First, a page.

NHS could soon use smart outfit to diagnose epilepsy

时间:2019-02-28 11:17:03166网络整理admin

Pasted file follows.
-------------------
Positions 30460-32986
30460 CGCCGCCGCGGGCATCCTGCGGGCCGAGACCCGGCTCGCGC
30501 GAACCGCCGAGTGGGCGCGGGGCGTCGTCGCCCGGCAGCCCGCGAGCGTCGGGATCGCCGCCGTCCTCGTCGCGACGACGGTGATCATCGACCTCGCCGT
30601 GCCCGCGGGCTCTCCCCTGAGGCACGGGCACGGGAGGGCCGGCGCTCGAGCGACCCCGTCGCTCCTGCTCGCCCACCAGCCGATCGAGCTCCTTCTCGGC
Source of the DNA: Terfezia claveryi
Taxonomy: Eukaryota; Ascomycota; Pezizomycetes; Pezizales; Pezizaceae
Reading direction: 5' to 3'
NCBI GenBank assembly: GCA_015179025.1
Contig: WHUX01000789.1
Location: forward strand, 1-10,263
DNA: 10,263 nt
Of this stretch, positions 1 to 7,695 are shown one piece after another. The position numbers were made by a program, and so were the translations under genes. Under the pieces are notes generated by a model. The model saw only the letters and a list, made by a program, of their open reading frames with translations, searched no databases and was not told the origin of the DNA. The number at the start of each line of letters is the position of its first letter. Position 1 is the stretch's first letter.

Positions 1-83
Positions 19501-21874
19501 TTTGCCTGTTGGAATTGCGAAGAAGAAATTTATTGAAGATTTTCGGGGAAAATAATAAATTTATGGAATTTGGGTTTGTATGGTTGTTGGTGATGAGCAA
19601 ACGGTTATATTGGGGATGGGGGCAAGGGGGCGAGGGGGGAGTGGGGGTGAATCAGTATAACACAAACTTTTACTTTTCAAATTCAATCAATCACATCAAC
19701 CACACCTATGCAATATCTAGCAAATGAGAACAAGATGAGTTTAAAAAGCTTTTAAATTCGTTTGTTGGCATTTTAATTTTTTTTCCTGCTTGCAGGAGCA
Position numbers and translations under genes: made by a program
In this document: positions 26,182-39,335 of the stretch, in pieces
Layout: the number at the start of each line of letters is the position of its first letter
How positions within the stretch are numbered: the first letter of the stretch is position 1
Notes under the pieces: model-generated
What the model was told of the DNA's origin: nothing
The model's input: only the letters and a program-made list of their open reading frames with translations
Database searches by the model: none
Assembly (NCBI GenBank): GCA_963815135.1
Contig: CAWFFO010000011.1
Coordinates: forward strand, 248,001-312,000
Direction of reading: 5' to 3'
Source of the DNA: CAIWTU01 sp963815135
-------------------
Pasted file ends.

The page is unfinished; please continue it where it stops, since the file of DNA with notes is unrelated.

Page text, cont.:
By Frances Marcellin   BioSerenity A shirt and cap that can diagnose epilepsy quickly and easily has been approved for use by European health services, including the UK’s NHS. Epileptic seizures are the result of excessive electrical discharges in the brain. The World Health Organization estimates that over 50 million people worldwide have the condition, including 6 million in Europe, making it one of the world’s most common serious neurological conditions. Brain implants and apps have been developed to warn of oncoming seizures. But to diagnose the condition, someone must typically have a seizure recorded by an EEG machine in a hospital – with sensors and wires attached to the scalp. “An EEG reading is at the heart of a reliable diagnosis,” says Françoise Thomas-Vialettes, president of French epilepsy society EFAPPE. But seizures rarely coincide with hospital appointments. “The diagnosis can take several years and is often imprecise.” Seizures are so difficult to record that 30 per cent of people with epilepsy in Europe are misdiagnosed. In developing countries that lack medical equipment and healthcare the situation is even worse. To make diagnosis easier, French start-up BioSerenity has developed a smart outfit called the Neuronaute that monitors people as they go about their day. The shirt and cap are embedded with biometric sensors that record the electrical activity of the wearer’s brain, heart and muscles. If a seizure occurs, the outfit can send an EEG recording of the brain to doctors via a smartphone. The outfit also records the wearer’s movements using an accelerometer, gyroscope and compass. This provides information about what activities trigger someone’s seizures. Wearing the outfit at home lets patients and doctors gather precise readings over long periods of time. The outfit has recently successfully completed a six-month trial at the Brain and Spine Institute at the Pitié-Salpêtrière Hospital in Paris. On 16 May, BioSerenity announced that the outfit had received regulatory approval for use in hospitals in the UK and across Europe. This means that NHS hospitals will now be free to diagnose people using the Neuronaute if they wish. At least two hospitals in France – the Centre Hospitalier Régional Universitaire de Lille and the Hospices Civils in Lyon – are already set to try out the outfit in July and August. “The device looks promising,” says Louis Vallée, a neuropaediatrician at the Lille hospital. “We are considering whether it would benefit our young patients.” Thomas-Vialettes thinks that the Neuronaute will be particularly good for children. With existing diagnosis, children must spend 24 or 48 hours hooked up to an EEG machine during which there may be no seizure, she says. Hala Nasser, BioSerenity’s chief medical officer and a paediatrician specialising in child neurology at the Robert-Debré paediatric hospital in Paris, says that the team had children in mind when designing the outfit. Long-term recording outside of a hospital could lead to faster, more accurate and cheaper diagnoses, says BioSerenity CEO Pierre-Yves Frouin. He also hopes that applying machine learning techniques to anonymised data collected from many people with epilepsy will lead to new algorithms and biomarkers that will improve diagnoses even more. Clinical trials for these techniques are planned for 2017. The smart outfit could also help in developing countries. “In Africa, for example, there is a high rate of epilepsy and a lack of neurologists and equipment,” says Frouin. “Now we have a system that is cheap and easy to use by local nurses – and the results can be analysed remotely.” More on these topics: